Declaration of Emergency Flood Mitigation Post Mescal and Telegraph Fires

Council considered and approved an addendum to the City’s declaration for emergency flood mitigation. The addendum gives the City power to go onto properties where they haven’t been able to get in touch with the owner, if the City believes it’s in the best interests of the City. 

Jepson emphasized that it would not be contractors, it would be City staff going onto the properties to do the minimum required to prevent flooding problems. They would not clear above 4 inches, and they would only be removing dead and down and material that could get hung up and cause problems.

“There’s a greater good to the neighbors that if we don’t deal with some of these properties, it spills over onto other properties.” –City Manager Paul Jepson

There were 14 properties identified where the owners were difficult to get in touch with, and some are more critical than others. Jepson said very few would be worked on under the addendum.

John Angulo, Public Works Director, said, “We’re really only talking about two to three, of residents that are actually out of the state.” In some cases it was determined that the property wouldn’t cause trouble, and Public Works will monitor those properties. In other cases the City was eventually able to speak to the property owners.

Only two residents inside the City limits have denied the City access for work to be done, and Angulo will be speaking personally to at least one of those. In the case of the other, it was because the material wasn’t actually debris, it’s landscaping they want to preserve.

The addendum would not allow the City to go against the wishes of property owners. It only applies in cases where the City can’t reach the property owner.

Jepson said, “We’re trying many different strategies on how to reach these people.” The City has been trying to reach owners via Facebook if other methods haven’t worked. 

Councilman Gonzales reminded members of the public that people they can still ask for help, even if they’ve just realized they need it.

“If you know of anyone that needs help, please call the County. They’re the first line of help.” –Councilman Mariano Gonzales

Jepson said even for City residents, it’s the County – specifically Carl Melford and his crew – that has all the connections and resources to help people in whatever way they need it, whether it’s lodging or helping with animals or anything else.

Mayor Gameros said many people who live in the County and not within City limits still consider Globe their home base and will reach out to the City when they need help. He said, “We need to reach out and help them and get them the right information to get them moving.”

“The ability of these cities – the City of Globe, the City of Miami, and Gila County – to work seamlessly, I’m sure other jurisdictions would be jealous of how well we work together. … You would hardly know there was a jurisdictional separation.” –City Manager Paul Jepson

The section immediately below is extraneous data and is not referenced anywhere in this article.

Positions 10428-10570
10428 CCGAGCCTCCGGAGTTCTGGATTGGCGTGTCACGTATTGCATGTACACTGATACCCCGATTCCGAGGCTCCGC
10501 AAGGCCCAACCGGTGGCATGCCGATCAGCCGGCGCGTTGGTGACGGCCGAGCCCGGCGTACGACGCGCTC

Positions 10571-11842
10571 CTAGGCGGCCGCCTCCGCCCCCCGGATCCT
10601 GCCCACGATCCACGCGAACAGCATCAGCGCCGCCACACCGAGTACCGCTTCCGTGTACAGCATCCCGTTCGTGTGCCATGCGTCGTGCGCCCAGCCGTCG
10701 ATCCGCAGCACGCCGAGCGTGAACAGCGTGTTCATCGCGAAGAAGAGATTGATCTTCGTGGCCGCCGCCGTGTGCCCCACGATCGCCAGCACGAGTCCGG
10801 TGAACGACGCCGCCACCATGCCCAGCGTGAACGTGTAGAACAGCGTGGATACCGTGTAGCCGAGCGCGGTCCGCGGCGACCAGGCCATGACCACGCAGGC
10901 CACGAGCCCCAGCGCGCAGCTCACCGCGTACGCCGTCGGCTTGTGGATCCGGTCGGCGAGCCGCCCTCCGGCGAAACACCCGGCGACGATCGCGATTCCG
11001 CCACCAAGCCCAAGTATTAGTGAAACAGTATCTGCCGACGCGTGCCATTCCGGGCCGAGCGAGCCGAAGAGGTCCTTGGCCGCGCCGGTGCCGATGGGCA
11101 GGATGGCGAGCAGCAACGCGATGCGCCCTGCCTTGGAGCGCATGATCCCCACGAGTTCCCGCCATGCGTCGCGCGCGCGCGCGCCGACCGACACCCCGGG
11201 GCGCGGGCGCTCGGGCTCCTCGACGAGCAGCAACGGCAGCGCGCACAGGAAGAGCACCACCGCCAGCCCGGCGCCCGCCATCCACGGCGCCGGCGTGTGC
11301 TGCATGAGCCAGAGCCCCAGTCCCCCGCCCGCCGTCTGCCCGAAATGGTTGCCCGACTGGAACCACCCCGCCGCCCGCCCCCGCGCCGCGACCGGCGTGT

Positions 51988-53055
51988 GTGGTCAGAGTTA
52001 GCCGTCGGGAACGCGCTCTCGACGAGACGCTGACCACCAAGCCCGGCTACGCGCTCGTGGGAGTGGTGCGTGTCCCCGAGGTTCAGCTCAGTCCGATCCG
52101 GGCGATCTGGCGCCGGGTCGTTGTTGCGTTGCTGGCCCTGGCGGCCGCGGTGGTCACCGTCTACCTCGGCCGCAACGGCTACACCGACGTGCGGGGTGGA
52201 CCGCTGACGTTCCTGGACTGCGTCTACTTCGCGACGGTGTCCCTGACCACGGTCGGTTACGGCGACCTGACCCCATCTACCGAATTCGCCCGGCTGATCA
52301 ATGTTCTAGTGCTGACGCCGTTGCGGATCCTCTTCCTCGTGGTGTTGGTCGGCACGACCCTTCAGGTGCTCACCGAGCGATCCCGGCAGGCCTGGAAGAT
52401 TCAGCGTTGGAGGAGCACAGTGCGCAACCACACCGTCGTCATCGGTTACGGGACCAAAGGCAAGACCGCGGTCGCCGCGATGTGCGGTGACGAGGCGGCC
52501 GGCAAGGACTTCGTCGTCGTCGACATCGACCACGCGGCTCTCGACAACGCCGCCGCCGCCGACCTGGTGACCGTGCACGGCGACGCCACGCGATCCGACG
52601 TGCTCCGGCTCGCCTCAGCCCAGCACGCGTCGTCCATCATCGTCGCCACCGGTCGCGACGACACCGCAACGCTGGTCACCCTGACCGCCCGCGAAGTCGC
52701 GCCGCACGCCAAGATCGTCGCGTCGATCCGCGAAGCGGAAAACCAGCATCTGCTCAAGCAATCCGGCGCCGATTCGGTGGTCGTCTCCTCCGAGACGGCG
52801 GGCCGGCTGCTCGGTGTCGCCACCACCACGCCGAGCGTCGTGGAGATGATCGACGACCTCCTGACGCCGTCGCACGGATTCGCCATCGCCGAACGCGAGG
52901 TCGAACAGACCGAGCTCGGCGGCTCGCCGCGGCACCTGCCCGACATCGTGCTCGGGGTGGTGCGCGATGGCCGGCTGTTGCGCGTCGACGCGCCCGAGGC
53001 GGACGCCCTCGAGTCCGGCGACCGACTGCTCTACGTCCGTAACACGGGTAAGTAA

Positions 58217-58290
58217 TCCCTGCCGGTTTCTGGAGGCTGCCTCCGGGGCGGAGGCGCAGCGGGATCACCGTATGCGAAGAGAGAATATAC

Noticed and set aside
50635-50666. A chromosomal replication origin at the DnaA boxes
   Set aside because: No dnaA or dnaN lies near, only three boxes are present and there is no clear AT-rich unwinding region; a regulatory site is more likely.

Historic Preservation District Design Guidelines

Council considered and approved an update to the City’s Historic Preservation District Design Guidelines. 

Dana Burkhardt, Zoning Administrator, said the existing guidelines were adopted more than 20 years ago and need an update. There have been significant efforts put into developing the new guidelines, as well as considerable public outreach, including several public meetings. Council has had the opportunity to review the new guidelines prior to this meeting.

Burkhardt explained the difference between zoning codes and ordinances on the one hand, and design guidelines on the other: 

  • Zoning codes and ordinances are laws, adopted by Council, to regulate uses and create requirements for different districts and so forth. 
  • Guidelines are adopted by resolution and are more “suggestive in nature,” Burkhardt said. Design guidelines inherently allow for flexibility and discretion.

In a brief presentation, Burkhardt explained the new guidelines and the process of developing them.

The guidelines apply from north of the railroad trestle down to Cottonwood Street along Broad Street and one-half block to the north and south of Broad Street.

As one example, Burkhardt showed the existing guideline for parking lots and landscaping, and pointed out how vague it is. In the updated guidelines, the recommendations are clearer about their intent, and a diagram is included to further clarify. The new guidelines also discuss pedestrian and bicycle access, which is new.

Jepson said that for anyone who is starting a new business, the City will work with them to understand what they’d like to do and help them incorporate the design guidelines. Economic and Community Development Director Linda Oddonetto said that along with the guidelines, the City has developed a process for new business owners. The guidelines will be available both online and in hard copies.